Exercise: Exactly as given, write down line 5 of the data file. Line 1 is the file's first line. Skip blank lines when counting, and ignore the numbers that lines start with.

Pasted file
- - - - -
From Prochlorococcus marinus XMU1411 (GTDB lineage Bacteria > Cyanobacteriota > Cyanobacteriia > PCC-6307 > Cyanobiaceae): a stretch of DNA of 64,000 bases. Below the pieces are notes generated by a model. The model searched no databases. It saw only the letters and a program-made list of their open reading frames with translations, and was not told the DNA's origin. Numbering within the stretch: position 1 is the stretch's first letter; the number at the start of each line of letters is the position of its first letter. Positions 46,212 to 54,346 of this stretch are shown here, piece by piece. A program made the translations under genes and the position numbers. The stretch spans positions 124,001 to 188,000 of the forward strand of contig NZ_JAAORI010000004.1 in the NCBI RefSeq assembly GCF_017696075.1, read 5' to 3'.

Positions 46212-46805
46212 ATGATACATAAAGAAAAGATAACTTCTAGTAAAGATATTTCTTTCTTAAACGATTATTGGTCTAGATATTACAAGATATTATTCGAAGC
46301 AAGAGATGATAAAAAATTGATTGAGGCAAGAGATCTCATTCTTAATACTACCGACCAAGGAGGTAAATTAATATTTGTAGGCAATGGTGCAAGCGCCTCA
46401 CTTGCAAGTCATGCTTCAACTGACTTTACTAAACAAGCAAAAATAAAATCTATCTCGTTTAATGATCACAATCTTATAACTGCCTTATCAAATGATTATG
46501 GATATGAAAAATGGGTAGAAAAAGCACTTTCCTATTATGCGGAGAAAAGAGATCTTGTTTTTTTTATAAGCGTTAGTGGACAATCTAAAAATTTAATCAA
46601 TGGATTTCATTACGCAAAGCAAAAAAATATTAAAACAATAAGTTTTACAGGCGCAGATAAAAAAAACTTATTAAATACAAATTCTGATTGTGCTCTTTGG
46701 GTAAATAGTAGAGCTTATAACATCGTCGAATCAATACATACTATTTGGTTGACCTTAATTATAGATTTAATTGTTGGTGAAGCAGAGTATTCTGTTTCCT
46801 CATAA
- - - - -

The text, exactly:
46401 CTTGCAAGTCATGCTTCAACTGACTTTACTAAACAAGCAAAAATAAAATCTATCTCGTTTAATGATCACAATCTTATAACTGCCTTATCAAATGATTATG